The goals of the Next Step program are to:

  • Reduce re-injury and re-hospitalization for youth who are victims of violent injuries.

  • Support positive development and holistic healing for youth and families affected by violence.

  • Help interrupt the cycle of community violence.

Larry Burgess, Senior Case Manager
Terron Edwards.jpeg
Terron Edwards, Founder and Executive President of Fathers Making Progress
“Fathers Making Progress”

The workshop will explore trauma-informed, culture-sensitive outcome-driven approaches that lead to community healing and empowerment in the inner city Milwaukee neighborhoods they work in. This will be done through not just its founder but long-time participants, many whom are now members of its staff, telling the movement’s story of its rise into an organization that provides Black fathers the tools to provide Black Fathers the tools to impact our community.  We will also talk about current program offerings and demonstrate the growth space we create during their groups.

richard - Head.png
Richard D. Smith, MA., National Trainer and Trauma Expert
“Divine Masculinity”

Richard explores the transformative potential of divine masculinity as a movement for healing and personal evolution among men. Smith defines divine masculinity as an integrative approach that promotes the balance of inner strength and vulnerability, emphasizing emotional intelligence, empathy, and self-awareness, allowing men to grow beyond antiquated gender roles and expectations.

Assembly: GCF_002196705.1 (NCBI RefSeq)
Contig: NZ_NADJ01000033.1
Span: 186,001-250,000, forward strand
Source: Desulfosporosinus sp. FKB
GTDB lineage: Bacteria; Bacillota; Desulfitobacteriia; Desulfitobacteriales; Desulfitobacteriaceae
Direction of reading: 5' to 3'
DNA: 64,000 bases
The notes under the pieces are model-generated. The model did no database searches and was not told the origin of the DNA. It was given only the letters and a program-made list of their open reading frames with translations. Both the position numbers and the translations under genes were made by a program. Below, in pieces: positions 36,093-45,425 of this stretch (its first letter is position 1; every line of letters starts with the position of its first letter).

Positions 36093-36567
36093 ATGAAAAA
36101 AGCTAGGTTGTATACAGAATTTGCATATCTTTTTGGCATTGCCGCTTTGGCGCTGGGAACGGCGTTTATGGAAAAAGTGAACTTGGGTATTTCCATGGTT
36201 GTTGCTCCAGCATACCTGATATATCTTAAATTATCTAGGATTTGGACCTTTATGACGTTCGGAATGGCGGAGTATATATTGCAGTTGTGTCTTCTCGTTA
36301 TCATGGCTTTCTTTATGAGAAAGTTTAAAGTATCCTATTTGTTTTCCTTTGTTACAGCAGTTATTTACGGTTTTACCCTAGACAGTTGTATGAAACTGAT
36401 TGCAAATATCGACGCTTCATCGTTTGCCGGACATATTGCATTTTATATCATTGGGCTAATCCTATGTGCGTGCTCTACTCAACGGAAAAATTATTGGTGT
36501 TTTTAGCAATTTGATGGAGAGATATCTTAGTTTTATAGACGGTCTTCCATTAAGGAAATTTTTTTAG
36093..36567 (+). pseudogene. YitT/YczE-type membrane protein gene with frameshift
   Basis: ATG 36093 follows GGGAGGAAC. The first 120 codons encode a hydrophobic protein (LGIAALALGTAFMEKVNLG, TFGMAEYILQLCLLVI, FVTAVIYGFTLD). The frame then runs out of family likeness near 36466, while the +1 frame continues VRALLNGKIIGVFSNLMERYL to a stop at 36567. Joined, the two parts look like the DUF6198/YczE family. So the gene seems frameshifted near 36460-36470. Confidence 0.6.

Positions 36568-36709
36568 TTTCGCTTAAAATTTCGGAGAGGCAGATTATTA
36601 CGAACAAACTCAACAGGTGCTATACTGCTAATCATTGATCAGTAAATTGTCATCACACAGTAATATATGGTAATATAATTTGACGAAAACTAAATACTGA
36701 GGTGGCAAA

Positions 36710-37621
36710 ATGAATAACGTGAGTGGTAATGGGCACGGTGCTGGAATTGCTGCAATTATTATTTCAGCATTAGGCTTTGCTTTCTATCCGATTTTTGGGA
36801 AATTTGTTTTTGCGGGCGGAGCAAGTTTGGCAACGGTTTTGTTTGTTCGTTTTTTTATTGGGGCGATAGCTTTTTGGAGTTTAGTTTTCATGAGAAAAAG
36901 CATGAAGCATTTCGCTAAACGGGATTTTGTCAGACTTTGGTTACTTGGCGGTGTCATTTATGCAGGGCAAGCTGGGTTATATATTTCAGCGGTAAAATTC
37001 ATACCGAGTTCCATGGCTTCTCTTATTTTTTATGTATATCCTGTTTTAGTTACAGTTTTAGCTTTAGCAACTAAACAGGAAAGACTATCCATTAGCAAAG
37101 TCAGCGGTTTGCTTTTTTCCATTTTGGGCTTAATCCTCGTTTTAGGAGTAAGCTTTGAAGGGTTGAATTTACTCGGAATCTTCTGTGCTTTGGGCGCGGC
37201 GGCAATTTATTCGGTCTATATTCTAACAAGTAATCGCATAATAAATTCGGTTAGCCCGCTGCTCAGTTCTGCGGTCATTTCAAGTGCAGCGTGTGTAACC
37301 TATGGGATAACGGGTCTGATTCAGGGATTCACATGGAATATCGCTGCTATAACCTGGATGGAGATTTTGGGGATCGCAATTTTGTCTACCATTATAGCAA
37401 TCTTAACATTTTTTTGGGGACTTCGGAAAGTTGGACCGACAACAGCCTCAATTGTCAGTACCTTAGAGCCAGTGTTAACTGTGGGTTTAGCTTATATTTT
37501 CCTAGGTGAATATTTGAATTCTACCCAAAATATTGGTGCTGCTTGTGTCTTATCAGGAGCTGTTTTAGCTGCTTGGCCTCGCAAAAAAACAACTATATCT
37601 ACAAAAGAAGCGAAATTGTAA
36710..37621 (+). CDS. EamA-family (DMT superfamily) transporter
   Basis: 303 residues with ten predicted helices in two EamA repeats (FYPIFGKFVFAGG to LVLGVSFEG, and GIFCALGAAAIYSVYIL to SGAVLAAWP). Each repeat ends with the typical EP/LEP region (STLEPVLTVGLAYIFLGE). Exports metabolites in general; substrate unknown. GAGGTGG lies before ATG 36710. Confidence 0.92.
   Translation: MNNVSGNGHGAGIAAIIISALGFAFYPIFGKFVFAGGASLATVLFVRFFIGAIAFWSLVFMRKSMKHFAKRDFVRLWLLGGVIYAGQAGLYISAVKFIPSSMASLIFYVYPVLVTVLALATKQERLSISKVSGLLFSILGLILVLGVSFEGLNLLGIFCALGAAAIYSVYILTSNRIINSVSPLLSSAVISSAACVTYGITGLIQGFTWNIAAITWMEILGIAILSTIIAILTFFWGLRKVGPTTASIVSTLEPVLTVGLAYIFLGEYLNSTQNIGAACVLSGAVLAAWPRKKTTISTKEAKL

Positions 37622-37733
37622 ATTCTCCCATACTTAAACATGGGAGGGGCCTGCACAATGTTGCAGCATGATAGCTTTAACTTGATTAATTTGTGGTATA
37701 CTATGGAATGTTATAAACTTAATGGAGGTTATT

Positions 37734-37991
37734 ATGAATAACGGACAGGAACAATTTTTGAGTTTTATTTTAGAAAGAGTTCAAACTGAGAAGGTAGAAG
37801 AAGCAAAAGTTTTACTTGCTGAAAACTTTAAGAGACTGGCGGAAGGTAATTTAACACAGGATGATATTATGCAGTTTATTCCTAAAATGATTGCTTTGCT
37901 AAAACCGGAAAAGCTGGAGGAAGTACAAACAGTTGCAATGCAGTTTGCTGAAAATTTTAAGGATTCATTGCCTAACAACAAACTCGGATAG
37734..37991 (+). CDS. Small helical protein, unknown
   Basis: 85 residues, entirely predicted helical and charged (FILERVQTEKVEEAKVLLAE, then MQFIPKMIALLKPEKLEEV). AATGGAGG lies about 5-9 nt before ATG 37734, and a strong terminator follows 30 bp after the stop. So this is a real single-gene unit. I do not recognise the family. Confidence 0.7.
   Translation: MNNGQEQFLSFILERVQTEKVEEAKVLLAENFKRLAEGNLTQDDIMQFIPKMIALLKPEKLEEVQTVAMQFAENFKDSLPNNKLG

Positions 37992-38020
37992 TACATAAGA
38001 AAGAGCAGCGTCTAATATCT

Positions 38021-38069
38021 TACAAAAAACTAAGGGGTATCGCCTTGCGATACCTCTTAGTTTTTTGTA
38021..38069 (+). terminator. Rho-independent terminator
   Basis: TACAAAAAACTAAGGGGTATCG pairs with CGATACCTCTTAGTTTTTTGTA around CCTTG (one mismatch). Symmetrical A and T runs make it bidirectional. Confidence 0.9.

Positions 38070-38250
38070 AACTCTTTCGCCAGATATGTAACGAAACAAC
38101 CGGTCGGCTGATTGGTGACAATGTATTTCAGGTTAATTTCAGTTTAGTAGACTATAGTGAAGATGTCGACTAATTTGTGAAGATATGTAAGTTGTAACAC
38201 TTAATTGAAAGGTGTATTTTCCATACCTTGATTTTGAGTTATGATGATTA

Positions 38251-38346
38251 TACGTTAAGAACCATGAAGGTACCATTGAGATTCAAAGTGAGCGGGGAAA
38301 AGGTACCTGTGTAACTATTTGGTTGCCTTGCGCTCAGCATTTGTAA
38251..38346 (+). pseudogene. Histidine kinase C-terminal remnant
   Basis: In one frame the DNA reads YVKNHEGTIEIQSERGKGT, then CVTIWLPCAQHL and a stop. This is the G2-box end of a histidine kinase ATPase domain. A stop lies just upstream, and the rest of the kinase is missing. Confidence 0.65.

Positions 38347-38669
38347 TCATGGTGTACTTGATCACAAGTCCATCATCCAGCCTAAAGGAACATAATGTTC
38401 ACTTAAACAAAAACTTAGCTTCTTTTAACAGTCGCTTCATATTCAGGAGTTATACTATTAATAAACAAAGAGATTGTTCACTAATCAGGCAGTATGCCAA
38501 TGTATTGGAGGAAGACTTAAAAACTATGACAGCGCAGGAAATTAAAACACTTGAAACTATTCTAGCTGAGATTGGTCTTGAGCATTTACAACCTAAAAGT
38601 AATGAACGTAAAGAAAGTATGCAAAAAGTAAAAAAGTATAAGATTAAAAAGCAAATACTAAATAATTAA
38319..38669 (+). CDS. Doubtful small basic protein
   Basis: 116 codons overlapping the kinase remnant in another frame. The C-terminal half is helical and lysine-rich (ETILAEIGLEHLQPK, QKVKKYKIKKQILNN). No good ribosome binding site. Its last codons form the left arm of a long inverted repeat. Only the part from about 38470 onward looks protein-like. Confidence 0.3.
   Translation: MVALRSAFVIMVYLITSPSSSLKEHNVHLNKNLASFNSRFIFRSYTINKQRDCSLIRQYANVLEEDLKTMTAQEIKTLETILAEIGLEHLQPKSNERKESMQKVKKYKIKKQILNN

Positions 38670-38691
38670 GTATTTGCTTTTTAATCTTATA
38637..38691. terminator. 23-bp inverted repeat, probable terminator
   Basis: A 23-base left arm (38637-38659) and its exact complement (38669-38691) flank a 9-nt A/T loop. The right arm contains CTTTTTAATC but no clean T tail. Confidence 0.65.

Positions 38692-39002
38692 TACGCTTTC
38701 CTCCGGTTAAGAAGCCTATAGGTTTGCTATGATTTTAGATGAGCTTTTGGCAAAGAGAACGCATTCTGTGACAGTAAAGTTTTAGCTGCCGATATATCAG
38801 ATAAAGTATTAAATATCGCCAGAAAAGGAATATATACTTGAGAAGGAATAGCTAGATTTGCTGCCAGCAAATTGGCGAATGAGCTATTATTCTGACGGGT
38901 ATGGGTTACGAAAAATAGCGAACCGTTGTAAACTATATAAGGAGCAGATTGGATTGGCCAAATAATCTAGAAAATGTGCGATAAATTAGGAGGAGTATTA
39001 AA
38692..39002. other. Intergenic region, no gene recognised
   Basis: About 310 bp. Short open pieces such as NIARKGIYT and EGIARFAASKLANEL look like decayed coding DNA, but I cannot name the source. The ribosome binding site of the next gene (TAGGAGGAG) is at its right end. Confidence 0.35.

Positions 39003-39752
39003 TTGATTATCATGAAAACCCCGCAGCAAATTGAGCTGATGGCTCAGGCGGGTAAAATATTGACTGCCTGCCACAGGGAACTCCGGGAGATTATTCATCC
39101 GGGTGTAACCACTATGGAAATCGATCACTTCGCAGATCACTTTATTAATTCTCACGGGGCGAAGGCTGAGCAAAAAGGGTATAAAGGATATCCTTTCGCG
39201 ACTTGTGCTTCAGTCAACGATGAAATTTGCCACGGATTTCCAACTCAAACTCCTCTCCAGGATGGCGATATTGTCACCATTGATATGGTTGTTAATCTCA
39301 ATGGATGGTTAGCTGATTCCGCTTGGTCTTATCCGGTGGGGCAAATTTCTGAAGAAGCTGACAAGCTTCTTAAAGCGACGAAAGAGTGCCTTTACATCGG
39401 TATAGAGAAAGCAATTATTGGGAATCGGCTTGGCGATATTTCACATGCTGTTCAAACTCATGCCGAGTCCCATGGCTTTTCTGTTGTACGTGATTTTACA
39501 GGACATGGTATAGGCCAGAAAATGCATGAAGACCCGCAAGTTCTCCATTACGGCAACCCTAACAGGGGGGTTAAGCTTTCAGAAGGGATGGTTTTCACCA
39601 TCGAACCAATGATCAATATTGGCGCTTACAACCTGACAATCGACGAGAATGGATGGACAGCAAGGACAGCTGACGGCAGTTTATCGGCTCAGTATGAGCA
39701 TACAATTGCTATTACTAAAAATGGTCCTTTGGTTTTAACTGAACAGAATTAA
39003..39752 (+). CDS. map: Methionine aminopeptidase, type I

Participants will engage in an interactive activity, designed by Smith, to promote self-reflection and open dialogue, allowing them to connect with their personal experiences and understand the potential impact of embracing divine masculinity in their lives and communities. By attending this presentation, attendees will gain valuable insights and tools to incorporate Richard Smith's divine masculine principles into their personal lives, relationships, and community engagement efforts, contributing to a healthier, more empowered future.

Afternoon Keynote